Brightsurf Science News & Current Events

April 29, 2008
Too much technology may be killing beneficial bacteria
For years, scientists have known about silver's ability to kill harmful bacteria.

Scientists form International Cancer Genome Consortium
Scientists join together to form the International Cancer Genome Consortium, one of most ambitious biomedical research efforts since the Human Genome Project.

Review of cervical cancer screening program shows effectiveness and room for improvement
Women who do not undergo regular cervical cancer screening tests are more likely to be diagnosed with the disease than those who do, according to an audit of the Swedish national cervical cancer screening program that will be published online April 29 in the Journal of the National Cancer Institute.

Scientists determine drug target for the most potent botulinum neurotoxin
Scientists at the US Department of Energy's Brookhaven National Laboratory and the US Army Medical Research Institute of Infectious Diseases have taken the first step toward designing an effective antidote to the most potent form of botulinum neurotoxin.

'Rotten eggs' in the blood
Hydrogen sulphide is a gas most commonly associated with the smell of stink bombs, sewage and rotten eggs, but a team of researchers from the Peninsula Medical School in the South West of England and King's College London have now identified a role for this gas in regulating blood pressure, according to research published today in the leading science journal Circulation.

Cancer survivors who practice healthy habits have higher quality of life
A new study from the American Cancer Society finds cancer survivors who follow health behavior recommendations -- avoiding tobacco, eating more fruits and vegetables, and getting adequate exercise -- have higher health-related quality of life scores.

News tips from the Journal of Neuroscience
The following articles are featured in the April 30 issue of The Journal of Neuroscience:

You are what you eat? Maybe not for ancient man
Careful analysis of microscopic abrasions on the teeth of early human

New findings challenge conventional ideas on evolution of human diet, natural selection
New findings suggest that the ancient human

New research shows consistency in synaesthetic experiences
New research appearing in the April issue of Psychological Science, a journal of the Association for Psychological Science, adds to a growing body of evidence suggesting that commonalities do indeed exists across synesthetes.

Butter-flavored popcorn ingredient suspected cause of lung disease
An unusually high incidence of lung disease has been diagnosed in workers at popcorn factories.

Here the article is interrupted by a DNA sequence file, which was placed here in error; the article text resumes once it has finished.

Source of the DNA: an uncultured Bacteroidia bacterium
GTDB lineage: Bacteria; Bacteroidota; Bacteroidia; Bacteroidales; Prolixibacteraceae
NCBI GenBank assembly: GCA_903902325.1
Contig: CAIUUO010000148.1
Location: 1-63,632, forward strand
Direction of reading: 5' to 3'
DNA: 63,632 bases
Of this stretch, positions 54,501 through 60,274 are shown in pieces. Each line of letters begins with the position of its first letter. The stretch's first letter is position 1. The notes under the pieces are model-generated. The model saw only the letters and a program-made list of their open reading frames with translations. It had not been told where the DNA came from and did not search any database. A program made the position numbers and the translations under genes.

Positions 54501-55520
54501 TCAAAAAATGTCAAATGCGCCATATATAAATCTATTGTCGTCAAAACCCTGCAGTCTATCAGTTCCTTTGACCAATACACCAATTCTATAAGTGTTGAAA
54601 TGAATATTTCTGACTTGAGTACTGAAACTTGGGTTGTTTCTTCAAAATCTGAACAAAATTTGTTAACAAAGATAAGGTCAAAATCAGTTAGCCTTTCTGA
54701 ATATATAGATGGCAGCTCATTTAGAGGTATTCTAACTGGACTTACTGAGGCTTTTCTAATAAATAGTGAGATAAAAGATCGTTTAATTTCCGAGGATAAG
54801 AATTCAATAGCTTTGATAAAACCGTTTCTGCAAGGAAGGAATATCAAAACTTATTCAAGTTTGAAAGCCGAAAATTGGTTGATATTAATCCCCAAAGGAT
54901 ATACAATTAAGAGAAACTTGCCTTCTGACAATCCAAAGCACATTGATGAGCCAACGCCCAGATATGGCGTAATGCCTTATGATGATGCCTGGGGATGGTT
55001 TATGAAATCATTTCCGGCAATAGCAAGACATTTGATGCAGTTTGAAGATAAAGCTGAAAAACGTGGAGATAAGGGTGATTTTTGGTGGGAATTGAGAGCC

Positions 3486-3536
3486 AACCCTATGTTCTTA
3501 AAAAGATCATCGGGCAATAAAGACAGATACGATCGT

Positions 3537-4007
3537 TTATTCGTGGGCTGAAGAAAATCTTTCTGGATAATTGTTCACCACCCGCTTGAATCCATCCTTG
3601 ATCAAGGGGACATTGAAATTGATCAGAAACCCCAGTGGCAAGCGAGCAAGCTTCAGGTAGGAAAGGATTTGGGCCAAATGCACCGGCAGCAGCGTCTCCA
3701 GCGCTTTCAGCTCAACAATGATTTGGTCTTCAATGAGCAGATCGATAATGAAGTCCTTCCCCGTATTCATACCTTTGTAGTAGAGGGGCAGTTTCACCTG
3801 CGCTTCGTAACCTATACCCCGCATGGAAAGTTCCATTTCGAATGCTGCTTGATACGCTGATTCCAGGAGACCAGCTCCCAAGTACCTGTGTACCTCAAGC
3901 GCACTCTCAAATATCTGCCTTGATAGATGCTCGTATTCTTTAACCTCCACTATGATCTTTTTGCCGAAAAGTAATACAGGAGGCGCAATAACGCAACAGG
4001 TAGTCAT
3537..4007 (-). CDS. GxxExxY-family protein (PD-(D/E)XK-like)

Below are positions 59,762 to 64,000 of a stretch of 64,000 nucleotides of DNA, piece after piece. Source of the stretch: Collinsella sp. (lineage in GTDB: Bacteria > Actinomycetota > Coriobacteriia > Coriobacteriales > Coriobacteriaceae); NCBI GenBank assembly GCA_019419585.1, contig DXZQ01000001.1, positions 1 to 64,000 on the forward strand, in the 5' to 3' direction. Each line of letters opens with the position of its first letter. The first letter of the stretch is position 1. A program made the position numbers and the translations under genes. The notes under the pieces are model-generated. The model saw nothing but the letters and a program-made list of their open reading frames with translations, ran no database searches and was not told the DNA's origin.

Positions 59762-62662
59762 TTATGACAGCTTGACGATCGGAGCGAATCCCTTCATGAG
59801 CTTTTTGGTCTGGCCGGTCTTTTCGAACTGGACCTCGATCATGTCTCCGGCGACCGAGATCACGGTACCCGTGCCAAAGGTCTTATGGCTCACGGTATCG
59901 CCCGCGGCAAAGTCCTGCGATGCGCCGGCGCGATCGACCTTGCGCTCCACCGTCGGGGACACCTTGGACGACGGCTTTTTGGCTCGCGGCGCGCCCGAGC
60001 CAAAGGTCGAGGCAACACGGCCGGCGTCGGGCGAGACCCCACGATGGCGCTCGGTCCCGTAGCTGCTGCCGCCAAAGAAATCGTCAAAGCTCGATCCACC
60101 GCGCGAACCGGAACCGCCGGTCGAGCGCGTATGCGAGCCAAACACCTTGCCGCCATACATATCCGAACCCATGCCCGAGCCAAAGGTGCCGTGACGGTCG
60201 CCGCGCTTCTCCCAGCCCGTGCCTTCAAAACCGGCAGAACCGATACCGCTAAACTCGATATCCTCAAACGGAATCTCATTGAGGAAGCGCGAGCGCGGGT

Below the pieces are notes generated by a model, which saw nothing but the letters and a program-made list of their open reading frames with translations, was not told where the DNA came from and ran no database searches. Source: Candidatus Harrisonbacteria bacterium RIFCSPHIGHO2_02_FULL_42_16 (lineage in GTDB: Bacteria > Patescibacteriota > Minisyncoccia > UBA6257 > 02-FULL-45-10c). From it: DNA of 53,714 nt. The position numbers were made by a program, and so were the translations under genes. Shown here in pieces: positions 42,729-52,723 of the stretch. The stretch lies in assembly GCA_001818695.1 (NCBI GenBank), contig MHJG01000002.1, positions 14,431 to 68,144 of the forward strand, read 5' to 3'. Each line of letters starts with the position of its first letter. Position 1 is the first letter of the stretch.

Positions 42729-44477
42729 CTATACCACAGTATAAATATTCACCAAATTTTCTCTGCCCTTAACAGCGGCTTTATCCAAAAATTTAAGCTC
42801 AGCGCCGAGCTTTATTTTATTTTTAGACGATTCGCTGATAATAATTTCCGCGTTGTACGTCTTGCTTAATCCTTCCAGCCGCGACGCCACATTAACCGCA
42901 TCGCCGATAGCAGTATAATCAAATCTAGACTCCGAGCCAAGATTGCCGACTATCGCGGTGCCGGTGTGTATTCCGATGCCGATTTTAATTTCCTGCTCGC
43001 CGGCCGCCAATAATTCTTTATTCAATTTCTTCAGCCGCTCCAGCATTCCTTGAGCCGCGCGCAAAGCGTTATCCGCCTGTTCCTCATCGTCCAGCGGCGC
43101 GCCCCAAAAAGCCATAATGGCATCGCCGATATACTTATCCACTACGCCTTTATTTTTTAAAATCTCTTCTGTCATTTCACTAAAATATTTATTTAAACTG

New 3-D test method for biomaterials 'flat out' faster
Researchers from NIST and Rutgers University report on a novel, 3-D screening method for analyzing interactions between cells and new biomaterials could cut initial analysis times by more than half.

UT Southwestern's Mangelsdorf elected to National Academy of Sciences
The National Academy of Sciences today elected Dr. David Mangelsdorf, chairman of pharmacology at UT Southwestern Medical Center and a Howard Hughes Medical Institute investigator, to membership, one of the highest honors attainable by an American scientist.

Compact galaxies in early universe pack a big punch
Using the Near Infrared Camera and Multi-Object Spectrometer onboard the Hubble NASA/ESA Hubble Space Telescope, astronomers have made observations of young, surprisingly compact galaxies, each only 5,000 light-years across, but weighing 200 billion times the mass of the Sun.

U of M study: Online intervention paramount for reducing HIV in high-risk population
Young Internet-using men who have sex with men and who meet their sexual partners both online and offline have greater numbers of partners, appear more likely to contract HIV, and report higher substance use rates than those who meet their partners exclusively online or offline, according to new research at the University of Minnesota.

New species discovered in Brazil
Researchers discovered a legless lizard and a tiny woodpecker along with 12 other suspected new species in Brazil's Cerrado, one of the world's 34 biodiversity conservation hotspots.

Women's biological clock revealed: Hormone may predict age at menopause
Age at menopause may now be predicted more realistically according to a new study accepted for publication in the Journal of Clinical Endocrinology & Metabolism.

Tarenflurbil slows decline of mild Alzheimer's patients in phase II study
Patients with mild Alzheimer's disease who take 800mg of tarenflurbil twice daily show less decline in functional ability than those taking placebo.

Pan American Congress on Plants & BioEnergy